Cover image for Passing to América: Antonio (Née María) Yta’s Transgressive, Transatlantic Life in the Twilight of the Spanish Empire By Thomas A. Abercrombie

Passing to América

Antonio (Née María) Yta’s Transgressive, Transatlantic Life in the Twilight of the Spanish Empire

Thomas A. Abercrombie

COMING IN OCTOBER

$89.95 | Hardcover Edition
ISBN: 978-0-271-08118-2
Coming in October

296 pages
6" × 9"
21 b&w illustrations/2 maps
2018

Passing to América

Antonio (Née María) Yta’s Transgressive, Transatlantic Life in the Twilight of the Spanish Empire

Thomas A. Abercrombie

“Abercrombie’s thrilling account of the life of Don Antonio Yta follows the surprising twists and turns of a nun in a Spanish convent turned male bishop's page, governor's servant, and town administrator in Italy and the Americas. With depth and meticulousness, Passing to América reveals the possibilities and limitations that race and gender afforded individuals who, like Don Antonio, sought to pass as a gender different from the one assigned to them at birth.”

 

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In 1803 in the colonial South American city of La Plata, Doña Martina Vilvado y Balverde presented herself to church and crown officials to denounce her husband of more than four years, Don Antonio Yta, as a “woman in disguise.” Forced to submit to a medical inspection that revealed a woman’s body, Don Antonio confessed to having been María Yta, but continued to assert his maleness and claimed to have a functional “member” that appeared, he said, when necessary.

Passing to América is at once a historical biography and an in-depth examination of the sex/gender complex in an era before “gender” had been divorced from “sex.” The book presents readers with the original court docket, including Don Antonio’s extended confession, in which he tells his life story, and the equally extraordinary biographical sketch offered by Felipa Ybañez of her “son María,” both in English translation and the original Spanish. Thomas A. Abercrombie’s analysis not only grapples with how to understand the sex/gender system within the Spanish Atlantic empire at the turn of the nineteenth century but also explores what Antonio/María and contemporaries can teach us about the complexities of the relationship between sex and gender today.

Passing to América brings to light a previously obscure case of gender transgression and puts Don Antonio’s life into its social and historical context in order to explore the meaning of “trans” identity in Spain and its American colonies. This accessible and intriguing study provides new insight into historical and contemporary gender construction that will interest students and scholars of gender studies and colonial Spanish literature and history.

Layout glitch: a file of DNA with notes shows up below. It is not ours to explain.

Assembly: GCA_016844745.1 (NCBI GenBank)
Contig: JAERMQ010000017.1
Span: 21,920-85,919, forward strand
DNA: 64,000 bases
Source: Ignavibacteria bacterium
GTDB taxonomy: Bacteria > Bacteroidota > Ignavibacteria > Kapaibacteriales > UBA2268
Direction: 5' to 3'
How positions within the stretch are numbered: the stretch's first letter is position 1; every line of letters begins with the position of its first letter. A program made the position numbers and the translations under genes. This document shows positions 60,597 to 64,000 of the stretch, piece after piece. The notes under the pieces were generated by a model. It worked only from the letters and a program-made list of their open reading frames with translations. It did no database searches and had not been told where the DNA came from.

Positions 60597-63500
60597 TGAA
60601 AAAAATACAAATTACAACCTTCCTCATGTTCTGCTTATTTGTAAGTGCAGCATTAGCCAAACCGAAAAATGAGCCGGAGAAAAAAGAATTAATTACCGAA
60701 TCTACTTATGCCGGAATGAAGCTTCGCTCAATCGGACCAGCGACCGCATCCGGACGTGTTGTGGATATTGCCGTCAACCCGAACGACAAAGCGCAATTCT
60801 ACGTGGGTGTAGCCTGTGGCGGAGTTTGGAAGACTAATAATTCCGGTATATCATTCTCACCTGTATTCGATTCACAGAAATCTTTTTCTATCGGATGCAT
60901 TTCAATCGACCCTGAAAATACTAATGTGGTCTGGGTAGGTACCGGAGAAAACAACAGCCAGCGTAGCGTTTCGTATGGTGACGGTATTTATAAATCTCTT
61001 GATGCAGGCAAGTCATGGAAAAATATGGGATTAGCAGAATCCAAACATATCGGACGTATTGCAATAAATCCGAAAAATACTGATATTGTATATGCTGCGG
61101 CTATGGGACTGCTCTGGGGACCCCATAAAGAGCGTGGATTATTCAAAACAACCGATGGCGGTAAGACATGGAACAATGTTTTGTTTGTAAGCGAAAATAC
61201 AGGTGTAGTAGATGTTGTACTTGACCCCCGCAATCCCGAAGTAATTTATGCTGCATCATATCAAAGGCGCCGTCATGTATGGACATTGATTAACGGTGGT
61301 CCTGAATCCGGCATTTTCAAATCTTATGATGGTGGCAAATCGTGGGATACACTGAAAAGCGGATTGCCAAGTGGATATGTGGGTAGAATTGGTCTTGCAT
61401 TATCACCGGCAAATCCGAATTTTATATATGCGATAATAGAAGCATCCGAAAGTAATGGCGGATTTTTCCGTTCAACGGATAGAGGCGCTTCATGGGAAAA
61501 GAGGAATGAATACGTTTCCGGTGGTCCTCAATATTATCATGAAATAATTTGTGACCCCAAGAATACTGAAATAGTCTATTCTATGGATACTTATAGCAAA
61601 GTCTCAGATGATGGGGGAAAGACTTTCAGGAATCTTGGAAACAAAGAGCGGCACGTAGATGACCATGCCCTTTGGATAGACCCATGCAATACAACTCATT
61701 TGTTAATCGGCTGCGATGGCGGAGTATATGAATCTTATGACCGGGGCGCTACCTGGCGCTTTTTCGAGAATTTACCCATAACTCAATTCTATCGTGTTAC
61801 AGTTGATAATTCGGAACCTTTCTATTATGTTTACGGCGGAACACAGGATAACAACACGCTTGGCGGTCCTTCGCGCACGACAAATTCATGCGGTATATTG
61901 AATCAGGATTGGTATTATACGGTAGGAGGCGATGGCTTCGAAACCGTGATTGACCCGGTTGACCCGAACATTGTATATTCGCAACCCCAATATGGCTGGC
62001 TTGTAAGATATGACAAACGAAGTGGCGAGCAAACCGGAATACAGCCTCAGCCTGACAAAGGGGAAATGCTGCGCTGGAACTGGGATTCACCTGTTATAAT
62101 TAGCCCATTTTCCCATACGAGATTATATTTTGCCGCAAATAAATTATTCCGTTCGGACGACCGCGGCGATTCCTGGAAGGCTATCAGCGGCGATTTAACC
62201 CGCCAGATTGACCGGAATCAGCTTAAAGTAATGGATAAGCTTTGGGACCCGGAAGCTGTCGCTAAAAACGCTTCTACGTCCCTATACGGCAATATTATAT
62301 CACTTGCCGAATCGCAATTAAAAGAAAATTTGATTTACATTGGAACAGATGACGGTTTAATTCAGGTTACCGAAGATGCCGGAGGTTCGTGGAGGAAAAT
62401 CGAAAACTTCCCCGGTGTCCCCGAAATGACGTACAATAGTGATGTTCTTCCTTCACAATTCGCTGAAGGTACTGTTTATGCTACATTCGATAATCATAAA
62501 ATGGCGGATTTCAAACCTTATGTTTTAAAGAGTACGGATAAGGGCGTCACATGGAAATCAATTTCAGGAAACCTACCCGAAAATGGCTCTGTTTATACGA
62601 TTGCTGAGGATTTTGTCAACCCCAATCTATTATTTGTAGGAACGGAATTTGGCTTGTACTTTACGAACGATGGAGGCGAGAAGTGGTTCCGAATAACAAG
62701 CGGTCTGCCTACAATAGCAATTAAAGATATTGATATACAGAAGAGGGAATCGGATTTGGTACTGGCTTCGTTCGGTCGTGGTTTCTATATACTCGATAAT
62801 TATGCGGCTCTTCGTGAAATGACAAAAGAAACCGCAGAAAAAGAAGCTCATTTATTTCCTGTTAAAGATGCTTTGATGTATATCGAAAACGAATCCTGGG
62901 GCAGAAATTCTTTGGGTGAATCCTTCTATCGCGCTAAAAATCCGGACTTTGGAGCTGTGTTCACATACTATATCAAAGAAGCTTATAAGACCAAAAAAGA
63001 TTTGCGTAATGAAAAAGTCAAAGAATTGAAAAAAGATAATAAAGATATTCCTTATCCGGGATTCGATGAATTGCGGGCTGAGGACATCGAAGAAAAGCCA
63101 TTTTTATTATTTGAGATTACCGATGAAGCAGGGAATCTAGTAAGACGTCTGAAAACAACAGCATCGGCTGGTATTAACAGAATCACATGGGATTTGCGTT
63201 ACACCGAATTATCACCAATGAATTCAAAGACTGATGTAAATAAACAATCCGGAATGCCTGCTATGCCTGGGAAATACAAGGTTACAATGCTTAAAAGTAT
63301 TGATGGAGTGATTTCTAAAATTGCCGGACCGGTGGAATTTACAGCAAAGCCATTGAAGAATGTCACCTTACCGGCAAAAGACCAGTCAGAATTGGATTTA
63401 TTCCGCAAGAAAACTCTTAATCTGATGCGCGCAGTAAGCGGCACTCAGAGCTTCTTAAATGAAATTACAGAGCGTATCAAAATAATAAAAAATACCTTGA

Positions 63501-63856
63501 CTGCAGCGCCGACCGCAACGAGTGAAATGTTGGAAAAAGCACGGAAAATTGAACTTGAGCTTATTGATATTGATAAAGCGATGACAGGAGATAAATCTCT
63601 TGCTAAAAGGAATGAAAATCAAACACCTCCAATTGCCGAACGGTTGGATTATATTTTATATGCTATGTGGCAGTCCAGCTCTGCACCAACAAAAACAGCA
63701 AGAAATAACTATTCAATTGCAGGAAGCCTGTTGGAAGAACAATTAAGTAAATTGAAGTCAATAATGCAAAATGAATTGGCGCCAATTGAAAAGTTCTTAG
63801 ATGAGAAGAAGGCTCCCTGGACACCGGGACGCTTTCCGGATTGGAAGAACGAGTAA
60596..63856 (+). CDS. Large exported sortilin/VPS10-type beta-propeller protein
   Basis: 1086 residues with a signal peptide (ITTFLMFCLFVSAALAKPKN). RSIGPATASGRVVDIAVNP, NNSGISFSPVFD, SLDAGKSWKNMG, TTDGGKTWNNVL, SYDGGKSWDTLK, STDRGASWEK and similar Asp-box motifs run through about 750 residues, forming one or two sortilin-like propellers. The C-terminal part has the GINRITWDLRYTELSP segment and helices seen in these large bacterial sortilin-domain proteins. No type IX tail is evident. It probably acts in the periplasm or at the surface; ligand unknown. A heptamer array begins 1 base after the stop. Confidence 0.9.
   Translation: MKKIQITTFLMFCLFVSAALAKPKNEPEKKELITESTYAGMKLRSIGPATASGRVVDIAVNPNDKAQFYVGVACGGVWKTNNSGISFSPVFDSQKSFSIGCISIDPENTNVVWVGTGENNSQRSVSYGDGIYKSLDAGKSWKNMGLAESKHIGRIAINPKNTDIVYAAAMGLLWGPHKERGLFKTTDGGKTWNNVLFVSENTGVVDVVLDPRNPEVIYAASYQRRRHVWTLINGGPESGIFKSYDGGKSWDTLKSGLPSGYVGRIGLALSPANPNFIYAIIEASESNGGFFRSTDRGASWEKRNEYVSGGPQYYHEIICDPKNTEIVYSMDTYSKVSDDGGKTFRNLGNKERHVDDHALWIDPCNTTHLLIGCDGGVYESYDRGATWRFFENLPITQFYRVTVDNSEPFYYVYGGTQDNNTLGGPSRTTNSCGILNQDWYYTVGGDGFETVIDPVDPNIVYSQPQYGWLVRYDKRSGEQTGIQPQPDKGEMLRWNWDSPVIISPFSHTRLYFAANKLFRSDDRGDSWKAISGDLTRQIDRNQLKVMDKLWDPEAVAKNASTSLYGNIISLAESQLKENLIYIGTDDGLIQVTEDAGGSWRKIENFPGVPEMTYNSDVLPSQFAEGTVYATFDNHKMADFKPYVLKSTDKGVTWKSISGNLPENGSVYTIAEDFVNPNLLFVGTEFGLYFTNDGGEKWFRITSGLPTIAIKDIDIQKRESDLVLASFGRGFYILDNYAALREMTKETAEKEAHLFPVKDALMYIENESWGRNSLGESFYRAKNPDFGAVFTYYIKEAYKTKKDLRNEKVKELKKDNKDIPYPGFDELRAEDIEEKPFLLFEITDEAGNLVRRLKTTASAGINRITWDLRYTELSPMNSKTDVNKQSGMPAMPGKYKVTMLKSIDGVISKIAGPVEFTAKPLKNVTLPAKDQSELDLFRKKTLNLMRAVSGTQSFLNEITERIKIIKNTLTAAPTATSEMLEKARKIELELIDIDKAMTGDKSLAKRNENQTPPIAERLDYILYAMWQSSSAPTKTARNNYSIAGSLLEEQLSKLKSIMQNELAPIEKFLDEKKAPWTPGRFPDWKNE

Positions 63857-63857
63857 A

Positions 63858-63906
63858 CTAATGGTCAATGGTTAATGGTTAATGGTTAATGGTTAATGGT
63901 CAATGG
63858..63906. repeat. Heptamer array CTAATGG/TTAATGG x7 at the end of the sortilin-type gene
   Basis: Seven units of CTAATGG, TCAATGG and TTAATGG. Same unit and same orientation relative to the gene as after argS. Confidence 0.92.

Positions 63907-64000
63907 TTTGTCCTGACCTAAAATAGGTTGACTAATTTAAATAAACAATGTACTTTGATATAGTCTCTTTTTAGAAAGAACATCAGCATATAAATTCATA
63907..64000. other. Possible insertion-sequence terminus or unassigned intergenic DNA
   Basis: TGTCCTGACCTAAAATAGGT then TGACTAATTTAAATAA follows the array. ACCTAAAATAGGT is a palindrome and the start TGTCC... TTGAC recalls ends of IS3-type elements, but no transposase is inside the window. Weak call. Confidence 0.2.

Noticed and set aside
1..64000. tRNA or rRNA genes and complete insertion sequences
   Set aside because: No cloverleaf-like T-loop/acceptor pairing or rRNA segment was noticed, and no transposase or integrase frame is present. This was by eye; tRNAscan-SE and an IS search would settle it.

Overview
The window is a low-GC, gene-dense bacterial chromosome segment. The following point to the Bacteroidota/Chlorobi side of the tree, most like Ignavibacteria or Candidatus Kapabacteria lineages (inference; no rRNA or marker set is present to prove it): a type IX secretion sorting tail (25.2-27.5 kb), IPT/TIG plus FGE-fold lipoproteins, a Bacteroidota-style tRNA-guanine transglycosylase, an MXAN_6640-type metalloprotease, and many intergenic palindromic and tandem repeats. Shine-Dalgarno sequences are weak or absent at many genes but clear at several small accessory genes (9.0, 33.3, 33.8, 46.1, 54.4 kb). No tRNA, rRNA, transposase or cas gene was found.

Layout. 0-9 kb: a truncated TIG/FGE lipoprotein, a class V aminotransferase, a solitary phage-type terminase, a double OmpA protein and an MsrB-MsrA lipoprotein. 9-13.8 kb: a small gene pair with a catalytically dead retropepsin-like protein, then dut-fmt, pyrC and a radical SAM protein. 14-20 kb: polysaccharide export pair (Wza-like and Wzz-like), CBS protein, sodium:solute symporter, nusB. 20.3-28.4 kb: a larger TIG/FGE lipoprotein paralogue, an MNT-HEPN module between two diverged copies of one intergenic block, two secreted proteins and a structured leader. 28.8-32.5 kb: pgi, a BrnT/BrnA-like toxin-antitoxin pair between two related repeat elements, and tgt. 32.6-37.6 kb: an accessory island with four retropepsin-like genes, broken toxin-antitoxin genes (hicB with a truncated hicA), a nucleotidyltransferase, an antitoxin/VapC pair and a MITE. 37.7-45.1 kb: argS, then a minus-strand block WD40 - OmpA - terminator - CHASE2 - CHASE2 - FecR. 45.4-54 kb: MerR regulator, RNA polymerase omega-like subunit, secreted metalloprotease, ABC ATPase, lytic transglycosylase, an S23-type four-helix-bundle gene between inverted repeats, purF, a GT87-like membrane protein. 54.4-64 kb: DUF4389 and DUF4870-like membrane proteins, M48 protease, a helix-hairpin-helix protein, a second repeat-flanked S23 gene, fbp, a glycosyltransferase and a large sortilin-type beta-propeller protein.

“Abercrombie’s thrilling account of the life of Don Antonio Yta follows the surprising twists and turns of a nun in a Spanish convent turned male bishop's page, governor's servant, and town administrator in Italy and the Americas. With depth and meticulousness, Passing to América reveals the possibilities and limitations that race and gender afforded individuals who, like Don Antonio, sought to pass as a gender different from the one assigned to them at birth.”
“Approaching the story of Don Antonio Yta, and the María he was before, is bound to pull us into a thicket of contemporary debates about gender and sexual identities. Thomas Abercrombie is a skillful guide, letting the reader get tangled where necessary by including primary sources and playing in ambiguities but also pointing to ways out. Particularly impressive is how Abercrombie places gender and sexual practices within a context of multiple other factors that impacted the lives of Don Antonio and María, from Spanish peninsular class status to immigrant experiences in the New World during the apogee of an Enlightenment science of self and other.”
“Abercrombie relays the story of Antonio (née María) Yta's movements from Spain to Bolivia, and from seeming woman to apparent man, with remarkable detail and insight gleaned from the twenty years of research whose fruits are so evident in these pages. This book makes a strong contribution to transgender studies historical scholarship, and it supplies the best case study of the complexities of colonial gender in the Americas since the fabled tale of the Lieutenant Nun, Antonio (née Catalina) de Erauso.”

Thomas A. Abercrombie is Associate Professor of Anthropology and Latin American and Caribbean Studies at New York University.

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